SA: Judy Carlisle's visit to China served no public purpose, says the city ethics agency…. (Pete, this is just the beginning of what all those Mufi-cronies are going to do to you on behalf of Captain Kirk.)

read … Mayor told to repay wife's trip costs

Bag Tax to Fund DLNR Make Work Program

SA: The bill would allot $800,000 of the projected revenues to the state Department of Health to run and enforce the program and $11 million to the Department of Land and Natural Resources to pay for its ambitious watershed projects.

If passed, the bill would not supersede county ordinances recently passed on Maui, Kauai and Hawaii that ban plastic grocery bags.

"The idea is that if you really need that bag and you decide, ‘I just have to pay for it,' you know that money will go to something that really benefits and supports Hawaii," said Robert Harris, director of the Sierra Club's Hawaii chapter. "So we're taking a problem and we're using it to create a solution that's going to help create water for generations to come."

read … Bag Ban

Future of sandalwood trees gets attention at Legislature

Political Radar: HB 1793 would require a permit to log sandalwood on private property, require replanting to replace the logs harvested and a process to control the harvesting of the trees.

According to Doo, the tree is as fascinating as our state and tied directly to Hawaii's growth, starting more than 200 years ago.

"There are probably trees in the mountains that first started growing when Kamehameha the Great was alive," says Doo, who is director of the Sun Yat Sen Hawaii Foundation.

In testimony supporting Doo's idea, William Aila, state land and natural resources director, said, "The decline in abundance of sandalwood can be attributed to the harvesting of Santaluin (sandalwood) species for the high international demand for the sweet-smelling qualities of the wood."

read … Sandalwood Regs

Accountability? DoE to Demand Waiver from NCLB

CB: The Hawaii Department of Education plans to apply for a waiver from federal No Child Left Behind requirements this fall. Meanwhile, the first 10 states to receive the waiver were announced today.

LINK: Read all about Hawaii’s application process.

read … No DoE Contractor left Behind

Leaders Split on Lawmaker Disclosure Deadline

CB: Senate Bill 2609 would require the officials to file a public financial disclosure chronicling the previous year's activities with the Hawaii State Ethics Commission before the new legislative session begins each January.

As currently written, the law allows them to wait until May 31, nearly a month after sine die.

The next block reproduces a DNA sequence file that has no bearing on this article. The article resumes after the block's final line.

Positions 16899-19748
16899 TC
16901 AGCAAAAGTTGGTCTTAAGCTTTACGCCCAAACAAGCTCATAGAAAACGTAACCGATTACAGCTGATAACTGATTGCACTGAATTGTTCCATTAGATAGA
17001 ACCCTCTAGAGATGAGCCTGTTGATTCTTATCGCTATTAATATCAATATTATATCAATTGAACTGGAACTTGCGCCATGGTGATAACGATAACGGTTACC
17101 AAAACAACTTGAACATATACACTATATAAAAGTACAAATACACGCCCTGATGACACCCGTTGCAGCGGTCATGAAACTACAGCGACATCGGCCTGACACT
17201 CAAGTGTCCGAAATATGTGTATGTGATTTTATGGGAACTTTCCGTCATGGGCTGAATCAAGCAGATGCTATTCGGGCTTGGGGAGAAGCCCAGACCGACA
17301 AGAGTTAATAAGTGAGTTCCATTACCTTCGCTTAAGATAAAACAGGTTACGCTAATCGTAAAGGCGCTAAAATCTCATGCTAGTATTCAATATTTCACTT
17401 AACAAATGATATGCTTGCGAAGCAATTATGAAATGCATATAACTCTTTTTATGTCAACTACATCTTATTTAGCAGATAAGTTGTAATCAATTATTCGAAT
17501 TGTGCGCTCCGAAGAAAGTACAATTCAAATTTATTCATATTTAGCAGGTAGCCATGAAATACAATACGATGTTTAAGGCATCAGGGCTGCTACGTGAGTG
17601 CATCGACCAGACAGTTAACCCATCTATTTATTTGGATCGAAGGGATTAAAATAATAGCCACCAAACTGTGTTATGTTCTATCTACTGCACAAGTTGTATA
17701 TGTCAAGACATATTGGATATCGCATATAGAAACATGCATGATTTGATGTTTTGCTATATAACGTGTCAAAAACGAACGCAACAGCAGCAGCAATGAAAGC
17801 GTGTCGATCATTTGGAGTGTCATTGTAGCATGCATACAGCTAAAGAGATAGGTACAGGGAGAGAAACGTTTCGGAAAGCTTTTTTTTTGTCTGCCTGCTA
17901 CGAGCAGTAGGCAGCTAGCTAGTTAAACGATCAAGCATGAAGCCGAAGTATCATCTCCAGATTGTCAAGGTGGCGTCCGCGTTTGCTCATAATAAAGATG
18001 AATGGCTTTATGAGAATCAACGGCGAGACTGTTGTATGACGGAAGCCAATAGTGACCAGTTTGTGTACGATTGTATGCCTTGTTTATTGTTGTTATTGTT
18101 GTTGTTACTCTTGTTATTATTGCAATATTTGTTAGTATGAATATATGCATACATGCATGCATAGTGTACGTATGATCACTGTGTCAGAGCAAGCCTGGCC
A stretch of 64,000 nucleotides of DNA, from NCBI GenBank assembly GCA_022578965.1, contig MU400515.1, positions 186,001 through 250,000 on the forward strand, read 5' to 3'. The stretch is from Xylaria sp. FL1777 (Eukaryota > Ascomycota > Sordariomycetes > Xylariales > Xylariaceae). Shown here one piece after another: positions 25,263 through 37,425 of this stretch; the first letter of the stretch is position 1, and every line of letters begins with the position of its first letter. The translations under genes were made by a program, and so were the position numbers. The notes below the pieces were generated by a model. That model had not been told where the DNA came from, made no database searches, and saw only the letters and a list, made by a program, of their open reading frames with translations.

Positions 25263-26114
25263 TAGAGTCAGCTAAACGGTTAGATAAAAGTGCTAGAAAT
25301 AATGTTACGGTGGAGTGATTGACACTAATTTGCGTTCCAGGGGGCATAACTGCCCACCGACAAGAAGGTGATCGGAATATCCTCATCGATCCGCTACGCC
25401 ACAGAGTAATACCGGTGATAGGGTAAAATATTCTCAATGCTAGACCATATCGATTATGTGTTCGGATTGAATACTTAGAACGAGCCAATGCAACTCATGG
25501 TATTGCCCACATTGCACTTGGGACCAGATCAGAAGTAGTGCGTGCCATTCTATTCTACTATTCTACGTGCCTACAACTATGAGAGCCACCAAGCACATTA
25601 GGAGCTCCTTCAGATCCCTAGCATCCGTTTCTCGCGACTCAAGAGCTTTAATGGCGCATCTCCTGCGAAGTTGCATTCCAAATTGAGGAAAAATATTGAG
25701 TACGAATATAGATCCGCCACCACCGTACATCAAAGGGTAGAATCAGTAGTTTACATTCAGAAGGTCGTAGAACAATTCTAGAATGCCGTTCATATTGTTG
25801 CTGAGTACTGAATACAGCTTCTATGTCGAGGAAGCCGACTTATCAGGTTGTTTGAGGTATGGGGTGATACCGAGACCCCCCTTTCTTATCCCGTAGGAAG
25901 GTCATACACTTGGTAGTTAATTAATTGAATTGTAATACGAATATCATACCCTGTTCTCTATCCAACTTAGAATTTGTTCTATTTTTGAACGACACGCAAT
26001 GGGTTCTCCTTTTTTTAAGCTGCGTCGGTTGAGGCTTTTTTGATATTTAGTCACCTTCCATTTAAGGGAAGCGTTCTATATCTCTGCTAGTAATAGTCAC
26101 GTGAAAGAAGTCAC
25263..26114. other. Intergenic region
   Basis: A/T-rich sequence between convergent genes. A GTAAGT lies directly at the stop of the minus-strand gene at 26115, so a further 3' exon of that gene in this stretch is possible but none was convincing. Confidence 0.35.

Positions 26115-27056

There's a lot of bills on insurance, mortgage foreclosures, renewable energy, agriculture, health and broadband this session. Wouldn't it be nice to know if a lawmaker voting on bills that impact these industries was also financially connected to them?

Asked whether they'd support SB 2609, Senate President Shan Tsutsui said through a spokeswoman he was "open to the idea of moving up the filing deadline for financial disclosure forms."

A spokeswoman for House Speaker Calvin Say, however, said Say has "not yet considered the bill, and, therefore, has not yet taken a position."

SB 2609, introduced by Sen. Sam Slom, a Republican, has not been scheduled a hearing, and if it doesn't get one by March 8, it's probably dead.

read … Disclosure

Hawaii Tax Review Commission Seeks Extension

CB: We’ve already reported that the Hawaii Tax Review Commission would be asking lawmakers for an extension to its statutory reporting deadline.

That request has formally been made via Senate Bill 2869, which would extend the panel’s deadline to the end of this year. That means lawmakers will have to wait an extra year to get advice on the state’s tax structure.

By law, the commission, which is convened every five years, is responsible for analyzing the state’s tax structure and ensuring taxpayers pay their fair share.

read … Tax Increase Commission

Representative Barbara Marumoto Discusses Quarantine of the Brown Tree Snake 

Representative Barbara Marumoto speaks with Christy Martin, Public Information Officer CGAPS - Coordinating Group on Alien Pest Species and Carol L. Okada Plant Quarantine Branch Chief.
Report Title: Department of Agriculture; Invasive Species Detector Inspector Positions; Appropriation
Description: Establishes the Hawaii invasive species detection and prevention program within the DOA. Makes an appropriation to the DOA for the funding for the program

watch … 

The 89-Day Plan: How Retirees Collect Full Pensions Plus New State Salaries

HR: Nearly 90 per cent of the investigators in the Hawaii Attorney General’s office are retired police officers working under special 89-day contracts that allow them to collect full police pensions plus $45,000 state paychecks.

Attorney General David Louie said 37 of 43 investigators are 89-day contract employees hired outside of the normal civil service employment system.